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Official Review by Brandon Gee, Stadium Journey Regional Correspondent
The home of Miami basketball since 1968, Millett Hall has been a fortress. Miami’s teams have posted a collective winning percentage north of .700 at home before a downturn in recent years. Now led by Coach John Cooper, the RedHawks are hoping to regain the collective interest of the university and reclaim Miami’s strong basketball history.
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In my other visits to Miami's venues, I've been surprised by the quality of their "stadium food". There's nothing out of the ordinary on the menu, just the basics like hot dogs, nachos, popcorn, etc. Everything tastes good, and you would think I wouldn't need to mention this, but the hot food is actually hot (temperature-wise). Hot dogs are $2.75, and they feature local favorite Montgomery Inn barbecue sandwiches for $4.50. Pop (or soda for the non-midwesterners) range from $3 for 24oz. to $4.50 to 44oz. There are some great campus options for food, but if you just have to eat at the game, you probably won't regret it.
For an arena that opened more than 45 years ago, Millett's exterior and concourse are in pristine condition. The design is definitely a relic of the 60's but fits in well with the design of the rest of the campus.
During a weekend day game, and the concourse has a bright, airy feel that's unusual for venues of this age. The concourses are wide so it's easy to get where you need to be even as people are lined up for concessions or just milling about during a break. The interior of the arena has been kept up just as well, with clean, undamaged carpet lining the walkways and has an oddly comfortable, "well worn" feel. The lighting over the seats is dark, with most of the lighting focused over the court, giving fans watching a basketball game the feel like they're in a theater.
However, Millett is not a basketball arena. It's clearly a multi-purpose venue built to hold everything from major speakers, traveling productions and concerts, college commencements, etc. The hall is even home to the headquarters and training facilities of Miami's ROTC branches. As you can see in the photos, the floor sits in the middle of the hall floor, leaving fans in the curved portion of the seating bowl at the endline far away from the action.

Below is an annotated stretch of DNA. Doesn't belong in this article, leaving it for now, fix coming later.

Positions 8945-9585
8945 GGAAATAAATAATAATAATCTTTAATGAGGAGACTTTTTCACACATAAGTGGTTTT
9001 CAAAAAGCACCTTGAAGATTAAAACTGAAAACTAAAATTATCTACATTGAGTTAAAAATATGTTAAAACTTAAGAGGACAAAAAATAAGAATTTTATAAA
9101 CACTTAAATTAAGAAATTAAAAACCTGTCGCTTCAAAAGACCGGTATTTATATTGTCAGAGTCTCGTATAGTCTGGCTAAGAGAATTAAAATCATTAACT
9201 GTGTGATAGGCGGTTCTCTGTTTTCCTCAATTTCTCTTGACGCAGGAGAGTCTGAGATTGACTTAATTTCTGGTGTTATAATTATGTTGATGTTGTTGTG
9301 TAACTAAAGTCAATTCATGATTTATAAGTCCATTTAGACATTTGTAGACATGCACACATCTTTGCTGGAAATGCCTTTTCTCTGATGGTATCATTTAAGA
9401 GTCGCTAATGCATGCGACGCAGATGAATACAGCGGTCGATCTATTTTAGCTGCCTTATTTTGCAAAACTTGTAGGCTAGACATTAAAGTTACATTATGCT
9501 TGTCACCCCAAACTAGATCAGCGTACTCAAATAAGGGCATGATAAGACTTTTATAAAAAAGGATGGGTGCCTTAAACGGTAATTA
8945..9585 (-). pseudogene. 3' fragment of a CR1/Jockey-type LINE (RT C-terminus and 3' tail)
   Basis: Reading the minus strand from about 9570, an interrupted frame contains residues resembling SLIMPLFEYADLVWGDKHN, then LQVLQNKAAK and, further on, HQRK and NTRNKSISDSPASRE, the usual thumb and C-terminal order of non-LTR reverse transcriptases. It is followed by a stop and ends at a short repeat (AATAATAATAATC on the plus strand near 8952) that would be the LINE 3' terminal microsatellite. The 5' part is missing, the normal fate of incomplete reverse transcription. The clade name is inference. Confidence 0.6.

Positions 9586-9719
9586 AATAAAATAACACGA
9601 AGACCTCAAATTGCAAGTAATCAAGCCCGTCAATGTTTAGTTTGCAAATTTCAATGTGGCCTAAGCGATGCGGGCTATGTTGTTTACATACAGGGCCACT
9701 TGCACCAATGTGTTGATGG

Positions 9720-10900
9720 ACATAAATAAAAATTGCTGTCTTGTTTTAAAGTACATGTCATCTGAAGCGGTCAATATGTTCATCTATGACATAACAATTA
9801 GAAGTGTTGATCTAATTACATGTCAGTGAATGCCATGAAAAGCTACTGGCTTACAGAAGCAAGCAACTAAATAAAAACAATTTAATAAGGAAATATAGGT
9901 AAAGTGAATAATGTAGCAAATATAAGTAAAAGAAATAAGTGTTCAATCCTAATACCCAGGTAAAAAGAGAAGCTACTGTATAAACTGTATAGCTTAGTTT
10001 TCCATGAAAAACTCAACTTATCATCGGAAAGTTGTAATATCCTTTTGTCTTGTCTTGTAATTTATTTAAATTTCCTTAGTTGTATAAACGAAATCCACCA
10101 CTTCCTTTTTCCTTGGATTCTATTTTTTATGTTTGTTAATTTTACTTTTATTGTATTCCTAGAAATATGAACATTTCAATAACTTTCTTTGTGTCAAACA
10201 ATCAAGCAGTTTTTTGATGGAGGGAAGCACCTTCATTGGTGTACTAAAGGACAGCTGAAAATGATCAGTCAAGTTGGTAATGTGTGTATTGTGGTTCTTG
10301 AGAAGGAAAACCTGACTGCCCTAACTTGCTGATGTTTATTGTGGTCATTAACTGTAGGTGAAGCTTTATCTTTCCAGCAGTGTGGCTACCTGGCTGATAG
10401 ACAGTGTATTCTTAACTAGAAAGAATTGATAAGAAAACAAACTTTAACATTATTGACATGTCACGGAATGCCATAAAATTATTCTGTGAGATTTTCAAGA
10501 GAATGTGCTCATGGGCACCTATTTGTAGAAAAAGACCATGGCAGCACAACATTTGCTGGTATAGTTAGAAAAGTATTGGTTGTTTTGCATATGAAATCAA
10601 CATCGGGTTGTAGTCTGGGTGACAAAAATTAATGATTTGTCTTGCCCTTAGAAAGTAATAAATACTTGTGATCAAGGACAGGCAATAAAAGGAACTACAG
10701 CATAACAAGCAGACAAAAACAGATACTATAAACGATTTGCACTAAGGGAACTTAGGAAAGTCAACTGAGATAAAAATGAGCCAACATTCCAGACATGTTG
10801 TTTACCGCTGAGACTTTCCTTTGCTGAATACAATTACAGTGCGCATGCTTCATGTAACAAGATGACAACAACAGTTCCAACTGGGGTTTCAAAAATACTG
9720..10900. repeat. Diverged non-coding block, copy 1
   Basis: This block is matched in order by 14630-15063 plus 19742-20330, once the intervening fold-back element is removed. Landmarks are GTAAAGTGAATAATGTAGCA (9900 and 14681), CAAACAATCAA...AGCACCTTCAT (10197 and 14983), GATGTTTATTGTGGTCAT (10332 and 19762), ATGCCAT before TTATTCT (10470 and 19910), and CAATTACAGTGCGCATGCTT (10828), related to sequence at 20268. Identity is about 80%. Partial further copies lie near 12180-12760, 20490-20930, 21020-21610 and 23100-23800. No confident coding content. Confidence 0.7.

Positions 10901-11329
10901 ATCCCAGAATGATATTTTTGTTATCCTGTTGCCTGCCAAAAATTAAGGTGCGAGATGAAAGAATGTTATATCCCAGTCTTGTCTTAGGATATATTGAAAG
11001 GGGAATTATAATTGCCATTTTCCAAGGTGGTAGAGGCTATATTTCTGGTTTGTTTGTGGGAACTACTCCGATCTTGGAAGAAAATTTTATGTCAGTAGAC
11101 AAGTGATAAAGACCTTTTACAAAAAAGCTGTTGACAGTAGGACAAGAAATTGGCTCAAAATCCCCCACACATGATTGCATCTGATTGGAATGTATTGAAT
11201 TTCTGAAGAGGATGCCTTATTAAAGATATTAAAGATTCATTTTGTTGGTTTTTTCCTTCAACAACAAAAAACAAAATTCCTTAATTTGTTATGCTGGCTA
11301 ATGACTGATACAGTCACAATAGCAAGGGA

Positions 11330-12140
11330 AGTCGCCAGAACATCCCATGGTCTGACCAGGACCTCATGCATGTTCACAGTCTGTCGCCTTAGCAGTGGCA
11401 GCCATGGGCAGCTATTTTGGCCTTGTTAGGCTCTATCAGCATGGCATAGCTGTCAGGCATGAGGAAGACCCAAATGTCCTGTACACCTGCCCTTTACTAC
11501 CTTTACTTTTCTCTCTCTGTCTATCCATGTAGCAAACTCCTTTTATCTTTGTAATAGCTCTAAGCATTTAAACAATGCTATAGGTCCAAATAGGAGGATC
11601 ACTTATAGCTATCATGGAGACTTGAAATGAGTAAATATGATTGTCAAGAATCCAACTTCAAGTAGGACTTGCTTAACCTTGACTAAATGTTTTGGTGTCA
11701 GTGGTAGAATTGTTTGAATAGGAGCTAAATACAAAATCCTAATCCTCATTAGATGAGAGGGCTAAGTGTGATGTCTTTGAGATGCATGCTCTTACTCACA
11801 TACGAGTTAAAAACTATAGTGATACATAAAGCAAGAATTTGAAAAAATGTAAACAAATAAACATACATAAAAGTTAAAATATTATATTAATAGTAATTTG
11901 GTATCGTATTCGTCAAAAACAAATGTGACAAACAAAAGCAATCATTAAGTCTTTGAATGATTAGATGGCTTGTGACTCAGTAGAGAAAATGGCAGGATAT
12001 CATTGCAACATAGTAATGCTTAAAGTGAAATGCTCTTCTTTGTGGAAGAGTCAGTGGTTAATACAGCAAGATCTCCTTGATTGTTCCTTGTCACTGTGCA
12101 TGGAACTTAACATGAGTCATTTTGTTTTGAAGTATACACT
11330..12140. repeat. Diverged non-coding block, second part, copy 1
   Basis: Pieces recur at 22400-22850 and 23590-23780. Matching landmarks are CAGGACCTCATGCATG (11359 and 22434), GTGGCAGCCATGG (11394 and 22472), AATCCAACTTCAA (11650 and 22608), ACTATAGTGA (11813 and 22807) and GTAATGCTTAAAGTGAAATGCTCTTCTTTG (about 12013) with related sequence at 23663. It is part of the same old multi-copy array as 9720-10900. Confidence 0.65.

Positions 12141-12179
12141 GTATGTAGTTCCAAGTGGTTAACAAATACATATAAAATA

I don't know if it would be possible to move the floor closer to the seats. It would look odd, especially if they didn't move the center-hung scoreboard, but it might make for a smaller, more intimate atmosphere.
For now, with the downturn in interest in the program, the school doesn't need all of the 9,200 capacity. Unless demand calls for it, the upper bowl is completely tarped over, bringing the capacity down to around 6,400.
Miami's campus is just beautiful with the majority of buildings built in the Georgian Revival style. The university is considered a "public Ivy school", a term people associated with the school wear with pride. If you have the time, be sure to walk, or at least drive, through the area and see the campus.
For food and drinks, the main drag is High Street and is just a few blocks away from Millett. There are plenty of cheap options, sports bars and fast food. A landmark for the after-bar crowd is Bagel & Deli, a tiny restaurant that serves over 90 different steamed bagel sandwiches, I had a 'Pig in the Mud' which was great. Other than that, there's plenty of options for pizza (try Bruno's), burritos, etc.
Unfortunately, there just aren't many fans these days at RedHawks basketball games. The season average in 2012-2013 is just 1,400 per game. It's a shame, especially when it's free for students to get in. There just hasn't been any buzz for the program since the late 90's and the program had one of its worst seasons in program history in 2012, so it's understandable the malaise the locals show towards the games.